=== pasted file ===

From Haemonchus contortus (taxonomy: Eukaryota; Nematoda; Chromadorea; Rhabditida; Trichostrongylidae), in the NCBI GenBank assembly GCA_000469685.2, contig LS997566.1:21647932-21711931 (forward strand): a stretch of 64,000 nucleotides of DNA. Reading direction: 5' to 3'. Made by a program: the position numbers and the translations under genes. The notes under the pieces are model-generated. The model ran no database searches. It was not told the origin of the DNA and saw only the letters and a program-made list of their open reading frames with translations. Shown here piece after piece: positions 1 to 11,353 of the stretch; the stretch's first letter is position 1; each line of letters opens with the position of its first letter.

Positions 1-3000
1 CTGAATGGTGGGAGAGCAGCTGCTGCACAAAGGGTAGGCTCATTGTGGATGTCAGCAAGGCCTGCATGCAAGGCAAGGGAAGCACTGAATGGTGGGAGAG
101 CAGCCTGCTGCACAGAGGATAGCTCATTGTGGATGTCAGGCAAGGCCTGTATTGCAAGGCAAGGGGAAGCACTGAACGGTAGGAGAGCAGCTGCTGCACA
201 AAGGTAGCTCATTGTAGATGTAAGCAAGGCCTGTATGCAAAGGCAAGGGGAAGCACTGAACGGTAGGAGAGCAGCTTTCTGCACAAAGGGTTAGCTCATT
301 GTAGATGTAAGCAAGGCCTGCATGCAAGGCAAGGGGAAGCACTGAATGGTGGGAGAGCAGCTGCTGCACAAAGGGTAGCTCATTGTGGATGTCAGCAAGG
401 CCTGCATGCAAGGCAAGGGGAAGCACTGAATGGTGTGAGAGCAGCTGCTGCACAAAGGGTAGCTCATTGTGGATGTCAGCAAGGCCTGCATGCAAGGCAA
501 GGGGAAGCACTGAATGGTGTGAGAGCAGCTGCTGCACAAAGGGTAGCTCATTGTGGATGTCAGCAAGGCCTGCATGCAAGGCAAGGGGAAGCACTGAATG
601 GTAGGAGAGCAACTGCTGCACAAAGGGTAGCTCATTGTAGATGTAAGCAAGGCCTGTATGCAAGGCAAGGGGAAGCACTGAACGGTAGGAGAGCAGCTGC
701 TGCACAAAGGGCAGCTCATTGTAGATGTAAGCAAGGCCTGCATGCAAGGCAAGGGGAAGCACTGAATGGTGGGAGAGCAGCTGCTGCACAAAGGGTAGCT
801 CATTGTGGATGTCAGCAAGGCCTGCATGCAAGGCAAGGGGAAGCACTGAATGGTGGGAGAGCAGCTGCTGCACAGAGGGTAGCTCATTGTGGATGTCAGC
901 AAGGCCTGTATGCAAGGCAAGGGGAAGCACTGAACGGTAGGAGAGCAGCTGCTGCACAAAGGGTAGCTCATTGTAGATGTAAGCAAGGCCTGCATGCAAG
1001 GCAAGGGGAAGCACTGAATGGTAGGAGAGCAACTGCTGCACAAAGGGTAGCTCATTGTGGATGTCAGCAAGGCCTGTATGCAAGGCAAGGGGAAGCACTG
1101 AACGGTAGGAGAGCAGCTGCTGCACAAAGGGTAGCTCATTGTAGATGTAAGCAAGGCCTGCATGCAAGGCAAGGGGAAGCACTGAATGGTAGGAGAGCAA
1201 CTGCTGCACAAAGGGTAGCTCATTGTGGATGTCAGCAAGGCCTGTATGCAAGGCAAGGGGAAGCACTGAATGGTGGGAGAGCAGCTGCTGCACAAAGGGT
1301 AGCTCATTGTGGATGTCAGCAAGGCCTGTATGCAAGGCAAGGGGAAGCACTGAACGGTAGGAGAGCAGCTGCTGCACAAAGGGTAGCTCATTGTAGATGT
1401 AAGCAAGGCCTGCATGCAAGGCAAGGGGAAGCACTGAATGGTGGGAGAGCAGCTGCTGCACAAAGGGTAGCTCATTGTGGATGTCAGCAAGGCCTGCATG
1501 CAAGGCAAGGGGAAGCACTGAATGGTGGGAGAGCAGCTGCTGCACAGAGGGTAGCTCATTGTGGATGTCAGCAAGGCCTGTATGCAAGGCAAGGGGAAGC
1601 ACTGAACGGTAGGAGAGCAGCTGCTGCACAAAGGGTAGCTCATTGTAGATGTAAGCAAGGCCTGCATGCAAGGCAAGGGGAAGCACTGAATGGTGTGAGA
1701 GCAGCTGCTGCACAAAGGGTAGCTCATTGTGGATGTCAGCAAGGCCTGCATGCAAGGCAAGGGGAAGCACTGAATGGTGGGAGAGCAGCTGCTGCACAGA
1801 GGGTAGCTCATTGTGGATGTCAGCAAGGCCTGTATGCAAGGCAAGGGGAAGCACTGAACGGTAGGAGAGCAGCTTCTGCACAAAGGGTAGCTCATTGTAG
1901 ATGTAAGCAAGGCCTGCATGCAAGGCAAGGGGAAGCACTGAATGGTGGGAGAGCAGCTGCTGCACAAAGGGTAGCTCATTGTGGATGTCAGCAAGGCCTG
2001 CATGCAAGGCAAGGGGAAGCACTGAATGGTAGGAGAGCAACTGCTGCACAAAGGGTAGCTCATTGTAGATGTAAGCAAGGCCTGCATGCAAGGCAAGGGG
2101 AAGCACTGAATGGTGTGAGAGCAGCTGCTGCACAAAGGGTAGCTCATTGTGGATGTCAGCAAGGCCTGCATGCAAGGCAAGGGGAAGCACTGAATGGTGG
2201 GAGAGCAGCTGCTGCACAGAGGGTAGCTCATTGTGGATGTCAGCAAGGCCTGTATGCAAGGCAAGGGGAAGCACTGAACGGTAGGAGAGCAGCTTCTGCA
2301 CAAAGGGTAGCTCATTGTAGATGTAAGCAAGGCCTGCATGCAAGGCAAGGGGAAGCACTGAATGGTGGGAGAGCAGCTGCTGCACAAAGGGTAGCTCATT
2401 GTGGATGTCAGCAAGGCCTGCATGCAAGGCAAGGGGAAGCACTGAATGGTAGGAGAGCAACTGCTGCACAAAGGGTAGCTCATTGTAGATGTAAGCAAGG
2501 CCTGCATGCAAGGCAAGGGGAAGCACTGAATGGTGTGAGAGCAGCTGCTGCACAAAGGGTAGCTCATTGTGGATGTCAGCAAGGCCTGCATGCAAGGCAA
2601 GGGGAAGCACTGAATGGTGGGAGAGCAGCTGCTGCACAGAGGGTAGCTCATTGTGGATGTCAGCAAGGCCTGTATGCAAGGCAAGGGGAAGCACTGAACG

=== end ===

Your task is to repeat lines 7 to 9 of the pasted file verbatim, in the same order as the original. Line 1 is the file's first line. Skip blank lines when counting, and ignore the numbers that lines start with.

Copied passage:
401 CCTGCATGCAAGGCAAGGGGAAGCACTGAATGGTGTGAGAGCAGCTGCTGCACAAAGGGTAGCTCATTGTGGATGTCAGCAAGGCCTGCATGCAAGGCAA
501 GGGGAAGCACTGAATGGTGTGAGAGCAGCTGCTGCACAAAGGGTAGCTCATTGTGGATGTCAGCAAGGCCTGCATGCAAGGCAAGGGGAAGCACTGAATG
601 GTAGGAGAGCAACTGCTGCACAAAGGGTAGCTCATTGTAGATGTAAGCAAGGCCTGTATGCAAGGCAAGGGGAAGCACTGAACGGTAGGAGAGCAGCTGC